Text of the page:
I step to the side of the road and pretend to look at my dead phone while I try and see if anyone else is following me. No one seems to notice or care that I’m there. Good.
I pocket my phone and walk towards the Old Gold River. I’m coming from the opposite direction from last night, so if anyone is scoping out the crime scene hoping to see me again, they’ll be out of luck. Still, the bar might be my best bet for solving this mystery.
I enter. Clint sometimes forgets to lock the door when he arrives every morning. The bar is empty, as you’d expect it would be at 9 a.m. Empty of customers, anyway. Clint is behind the bar, running tallies from the night before. It’s the first thing he likes to do every morning. He once told me he always does the math better when his brain is freshest.
Clint looks up at me and does a double-take. I almost do, too. He certainly doesn’t look fresh today. Black bags ring his eyes. His hair’s a mess. I’m pretty sure he’s wearing the same shirt he had on last night.
“Hey, Clint,” I say.
“Dennis?” Clint asks. “What the hell are you doing here?”
“I’ve had a really… a really weird night,” I say. “Something bad happened last night.”
“Yeah, I know,” Clint says.
“What you don’t know is I think I saw it,” I say. “The problem is, I don’t remember what it might have been?”
“You think you saw it?” Clint asks. He looks incredulous.
“Yeah,” I said. “Remember those shots I took? Well, I was kinda blacking out when I left. I remember patches, but not everything. Only now some guys are trying to kill me because they think I saw whatever it is they did, but Clint, I swear I have no idea what happened.”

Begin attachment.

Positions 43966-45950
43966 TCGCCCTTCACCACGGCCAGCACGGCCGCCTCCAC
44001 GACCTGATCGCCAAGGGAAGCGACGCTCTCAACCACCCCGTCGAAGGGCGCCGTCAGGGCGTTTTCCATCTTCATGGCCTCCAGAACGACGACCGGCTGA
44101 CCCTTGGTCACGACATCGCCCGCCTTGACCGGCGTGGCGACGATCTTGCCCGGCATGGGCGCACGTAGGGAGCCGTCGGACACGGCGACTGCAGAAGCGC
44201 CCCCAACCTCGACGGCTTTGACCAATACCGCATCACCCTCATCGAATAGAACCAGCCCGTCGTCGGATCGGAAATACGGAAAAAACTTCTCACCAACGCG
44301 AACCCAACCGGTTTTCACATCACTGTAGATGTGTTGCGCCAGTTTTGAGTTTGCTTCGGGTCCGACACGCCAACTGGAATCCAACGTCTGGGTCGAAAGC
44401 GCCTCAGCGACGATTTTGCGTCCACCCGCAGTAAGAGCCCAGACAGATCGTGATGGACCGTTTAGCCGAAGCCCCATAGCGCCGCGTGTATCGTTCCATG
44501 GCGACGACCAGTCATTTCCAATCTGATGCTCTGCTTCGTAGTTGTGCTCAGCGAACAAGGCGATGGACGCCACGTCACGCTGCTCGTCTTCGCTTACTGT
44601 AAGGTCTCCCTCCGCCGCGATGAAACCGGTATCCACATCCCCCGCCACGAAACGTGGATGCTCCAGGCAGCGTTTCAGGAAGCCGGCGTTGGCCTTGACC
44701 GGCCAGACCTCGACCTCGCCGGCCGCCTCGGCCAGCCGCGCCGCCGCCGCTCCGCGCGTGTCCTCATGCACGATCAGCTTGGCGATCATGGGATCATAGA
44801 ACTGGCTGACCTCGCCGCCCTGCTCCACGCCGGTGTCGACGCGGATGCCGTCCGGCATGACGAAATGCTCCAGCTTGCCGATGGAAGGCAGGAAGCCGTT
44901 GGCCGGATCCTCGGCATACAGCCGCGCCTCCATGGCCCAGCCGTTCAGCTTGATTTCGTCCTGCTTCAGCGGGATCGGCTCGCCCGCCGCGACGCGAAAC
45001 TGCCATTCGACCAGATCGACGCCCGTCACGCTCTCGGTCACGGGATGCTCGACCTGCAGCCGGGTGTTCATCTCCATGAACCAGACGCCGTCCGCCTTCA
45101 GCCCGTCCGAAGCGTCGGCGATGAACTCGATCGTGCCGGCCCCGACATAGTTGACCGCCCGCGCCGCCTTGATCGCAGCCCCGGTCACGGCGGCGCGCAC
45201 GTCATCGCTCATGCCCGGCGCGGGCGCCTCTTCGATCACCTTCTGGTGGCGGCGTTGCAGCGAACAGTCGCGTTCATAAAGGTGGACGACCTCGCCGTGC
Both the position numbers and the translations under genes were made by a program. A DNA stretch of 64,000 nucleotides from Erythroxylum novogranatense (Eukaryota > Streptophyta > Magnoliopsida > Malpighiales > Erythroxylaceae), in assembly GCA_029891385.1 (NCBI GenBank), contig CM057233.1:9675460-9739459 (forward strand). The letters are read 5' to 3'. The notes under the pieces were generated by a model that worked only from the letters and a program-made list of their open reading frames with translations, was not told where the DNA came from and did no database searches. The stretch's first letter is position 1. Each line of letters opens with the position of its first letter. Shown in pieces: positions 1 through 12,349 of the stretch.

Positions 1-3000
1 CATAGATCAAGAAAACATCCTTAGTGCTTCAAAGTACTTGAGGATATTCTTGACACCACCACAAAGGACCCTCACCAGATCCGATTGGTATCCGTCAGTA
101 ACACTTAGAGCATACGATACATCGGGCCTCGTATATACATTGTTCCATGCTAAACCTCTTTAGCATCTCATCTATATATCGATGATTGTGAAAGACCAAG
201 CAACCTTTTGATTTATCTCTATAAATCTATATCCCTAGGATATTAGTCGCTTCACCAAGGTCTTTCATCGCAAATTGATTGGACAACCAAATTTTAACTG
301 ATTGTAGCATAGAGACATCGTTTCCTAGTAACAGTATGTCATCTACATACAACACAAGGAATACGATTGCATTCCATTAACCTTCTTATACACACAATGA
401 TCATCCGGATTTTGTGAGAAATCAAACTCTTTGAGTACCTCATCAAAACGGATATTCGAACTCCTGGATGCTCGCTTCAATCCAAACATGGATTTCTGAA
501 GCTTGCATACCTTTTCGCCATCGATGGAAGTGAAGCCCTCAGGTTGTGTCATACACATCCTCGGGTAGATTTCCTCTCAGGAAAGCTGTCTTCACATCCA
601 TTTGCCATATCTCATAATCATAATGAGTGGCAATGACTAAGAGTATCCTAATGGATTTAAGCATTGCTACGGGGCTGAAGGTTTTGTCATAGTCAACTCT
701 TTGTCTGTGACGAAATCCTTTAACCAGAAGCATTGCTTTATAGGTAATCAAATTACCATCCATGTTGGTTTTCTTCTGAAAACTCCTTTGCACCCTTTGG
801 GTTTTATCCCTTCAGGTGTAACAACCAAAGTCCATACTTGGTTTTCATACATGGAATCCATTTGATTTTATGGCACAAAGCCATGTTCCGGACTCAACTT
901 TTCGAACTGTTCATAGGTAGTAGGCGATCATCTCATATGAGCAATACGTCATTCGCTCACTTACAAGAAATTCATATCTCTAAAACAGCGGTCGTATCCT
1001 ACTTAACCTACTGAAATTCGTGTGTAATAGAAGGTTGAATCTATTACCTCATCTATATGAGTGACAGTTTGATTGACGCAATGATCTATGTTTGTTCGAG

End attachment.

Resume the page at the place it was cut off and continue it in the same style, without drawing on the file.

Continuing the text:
“Some guys are trying to kill you?” Clint repeats. He pours himself a cup of coffee as he does.
“Yeah,” I say. “A big guy in a leather jacket and a smaller guy in a regular spring coat. The smaller guy has a gun. The big guy probably does, too. They were both at my apartment this morning. I’m just glad I wasn’t there.”
“Where’d you stay last night?” he asks.
“I slept in my car,” I say. I have no time to be embarrassed. Besides, Clint probably suspects I’ve done something like that at least once or twice. “I’m glad I did. I’d probably be dead now if I had gone home.”
“Dennis,” Clint asks before he takes a long sip of coffee. “What do you think happened?”
“Dude, I promise you I don’t know,” I say. “I’ve been racking my brain for hours trying to remember something, but all I can remember is a shout and me running from whatever I saw.”
Clint doesn’t say anything for a long moment. He just looks at his coffee. Finally, he sets it down and pours me a glass of water.
“You’ve been out all night, huh,” he says as he sets the glass in front of me. “Even sleeping in your car, you must be exhausted. Catch your breath while we figure out what happens next.”
“What if they show up here?” I ask. “I’m pretty sure they had someone on the bus tailing me.”
“I’ll lock up,” he says, then walks to the front and does just that. As he walks back, he takes his phone out of his pocket and looks at it.
“One of my distributors,” he says. “I gotta take this. Be back in a sec.”